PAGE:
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Mapping Seismic Damage Zones Using Seismic Attributes

Iacopini, David *1; Butler, Rob 1; Purves, Steve 2
(1) Geology and Petroleum Geology, University of Aberdeen, Aberdeen, United Kingdom.
(2) ffA, Newcastle, United Kingdom.

Nowadays most interpretation models proposed within basin and reservoir systems assume and simplify the seismic representations of structures as simple lines or surface strands. Faults are commonly picked as a single plane or a sharp discontinuity through the center of the fault.

Similarly, in compression systems, Deepwater toe thrust anticlines have been interpreted using traditional simplistic models such as fault-propagation folds, detachment folds, and both simple- and pure-shear fault bend folds. Even in very high quality 3D seismic lines the thrust anticline structures are often represented by wipe out zones that are critical to determining the trap elements in compression thrust system. Drilling in such a zones disclosed a much more complicated picture of the thrust and zones system. Exploration success in the offshore fold belts depends on understanding and visualizing their architecture and those low signal/noise zones using specific seismic attributes. A detailed and correct 3D visualization of their architecture represents a necessary step toward a correct conduit-reservoir -cap rocks characterization. A specific study focusing on the seismic image processing and mapping of fault distortion zone called Seismic Damage Zones (SDZ) within thrust fault and fold system is still lacking in the literature. In this paper we describe specifically the main image processing workflow and underline the potential of combining seismic attributes through volume visualization techniques to describe, map and highlight some deformation properties of the SDZ at the seismic resolution (10 to 100 m). By using the 3D image processing and data analysis tools available to us in this software, we applied a computational workflow to our 3D poststack seismic dataset. We will briefly describe the algorithms applied at each stage in the context of improving oriented structures, their interpretation and understanding within the single thrust fault system being studied. As a result of the post stack seismic image processing we investigated discontinuities using semblance attributes (that quantify and delineate the short-range anomalies on the intensity of reflector amplitudes,), spectral decomposition collecting these into so-called “disturbance geobodies” and proposed a possible workflow to detect deformation in low signal/noise zones bounding the thrust and main forelimb.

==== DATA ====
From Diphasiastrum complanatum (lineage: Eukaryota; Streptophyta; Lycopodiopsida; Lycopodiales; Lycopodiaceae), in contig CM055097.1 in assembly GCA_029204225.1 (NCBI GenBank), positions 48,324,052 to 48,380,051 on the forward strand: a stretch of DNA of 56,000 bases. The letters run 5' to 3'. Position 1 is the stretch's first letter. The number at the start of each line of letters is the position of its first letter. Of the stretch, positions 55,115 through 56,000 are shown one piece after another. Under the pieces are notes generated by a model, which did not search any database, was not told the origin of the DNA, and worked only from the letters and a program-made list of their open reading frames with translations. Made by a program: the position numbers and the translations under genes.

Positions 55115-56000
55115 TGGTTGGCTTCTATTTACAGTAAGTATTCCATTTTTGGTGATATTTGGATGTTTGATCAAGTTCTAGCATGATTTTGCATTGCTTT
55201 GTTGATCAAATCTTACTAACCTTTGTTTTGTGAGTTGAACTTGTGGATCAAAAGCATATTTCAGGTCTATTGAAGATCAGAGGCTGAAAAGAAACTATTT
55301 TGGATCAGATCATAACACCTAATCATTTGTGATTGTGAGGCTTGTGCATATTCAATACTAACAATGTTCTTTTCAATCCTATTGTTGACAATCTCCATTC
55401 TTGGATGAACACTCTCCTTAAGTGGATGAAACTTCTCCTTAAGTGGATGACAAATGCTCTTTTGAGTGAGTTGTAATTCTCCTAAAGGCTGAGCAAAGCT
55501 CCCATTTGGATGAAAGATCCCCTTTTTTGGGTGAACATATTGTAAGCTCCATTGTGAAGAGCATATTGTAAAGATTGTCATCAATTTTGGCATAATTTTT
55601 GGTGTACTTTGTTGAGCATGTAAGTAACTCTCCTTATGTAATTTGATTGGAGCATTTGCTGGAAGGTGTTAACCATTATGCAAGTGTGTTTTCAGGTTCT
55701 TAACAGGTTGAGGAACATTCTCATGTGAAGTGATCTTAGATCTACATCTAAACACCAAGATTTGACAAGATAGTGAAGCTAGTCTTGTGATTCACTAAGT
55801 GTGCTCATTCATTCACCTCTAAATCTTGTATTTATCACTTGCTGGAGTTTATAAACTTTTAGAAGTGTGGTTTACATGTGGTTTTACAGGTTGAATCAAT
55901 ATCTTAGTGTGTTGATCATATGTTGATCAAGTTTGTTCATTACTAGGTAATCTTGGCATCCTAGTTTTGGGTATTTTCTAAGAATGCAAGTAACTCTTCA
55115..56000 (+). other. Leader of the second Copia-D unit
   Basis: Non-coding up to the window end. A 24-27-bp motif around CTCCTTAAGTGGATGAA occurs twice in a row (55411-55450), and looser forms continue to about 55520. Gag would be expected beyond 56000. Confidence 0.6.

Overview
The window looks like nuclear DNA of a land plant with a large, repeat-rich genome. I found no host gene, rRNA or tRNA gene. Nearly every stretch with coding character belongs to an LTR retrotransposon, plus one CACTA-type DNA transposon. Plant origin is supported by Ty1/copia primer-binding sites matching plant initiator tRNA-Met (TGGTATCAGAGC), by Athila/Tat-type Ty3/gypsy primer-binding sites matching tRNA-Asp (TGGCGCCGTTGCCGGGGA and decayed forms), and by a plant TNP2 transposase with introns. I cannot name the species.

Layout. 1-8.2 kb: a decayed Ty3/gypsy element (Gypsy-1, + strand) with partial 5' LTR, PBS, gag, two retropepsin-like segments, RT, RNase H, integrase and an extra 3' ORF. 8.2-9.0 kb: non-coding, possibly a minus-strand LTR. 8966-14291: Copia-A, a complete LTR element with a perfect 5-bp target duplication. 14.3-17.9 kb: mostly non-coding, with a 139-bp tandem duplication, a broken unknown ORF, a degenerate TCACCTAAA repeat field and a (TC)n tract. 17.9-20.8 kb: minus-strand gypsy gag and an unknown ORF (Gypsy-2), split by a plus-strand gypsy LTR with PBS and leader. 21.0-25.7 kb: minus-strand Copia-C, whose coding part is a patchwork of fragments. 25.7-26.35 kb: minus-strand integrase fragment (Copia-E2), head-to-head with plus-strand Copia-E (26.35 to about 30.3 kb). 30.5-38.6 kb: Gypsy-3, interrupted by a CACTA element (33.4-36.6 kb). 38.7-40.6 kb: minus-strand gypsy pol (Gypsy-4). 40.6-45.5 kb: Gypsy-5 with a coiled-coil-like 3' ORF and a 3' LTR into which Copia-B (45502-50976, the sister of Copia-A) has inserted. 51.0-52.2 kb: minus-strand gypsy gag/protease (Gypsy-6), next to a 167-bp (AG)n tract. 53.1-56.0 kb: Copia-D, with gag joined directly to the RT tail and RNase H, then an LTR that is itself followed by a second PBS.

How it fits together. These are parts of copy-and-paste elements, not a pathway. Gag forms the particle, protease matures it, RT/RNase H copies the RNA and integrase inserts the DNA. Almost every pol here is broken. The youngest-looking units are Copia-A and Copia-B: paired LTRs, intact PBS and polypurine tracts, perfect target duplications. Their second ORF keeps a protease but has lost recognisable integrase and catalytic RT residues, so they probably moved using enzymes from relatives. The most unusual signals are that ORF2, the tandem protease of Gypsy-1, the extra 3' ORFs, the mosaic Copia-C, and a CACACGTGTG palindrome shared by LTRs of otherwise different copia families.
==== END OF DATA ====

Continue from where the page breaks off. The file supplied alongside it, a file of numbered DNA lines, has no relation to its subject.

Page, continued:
AAPG Search and Discovery Article #90142 © 2012 AAPG Annual Convention and Exhibition, April 22-25, 2012, Long Beach, California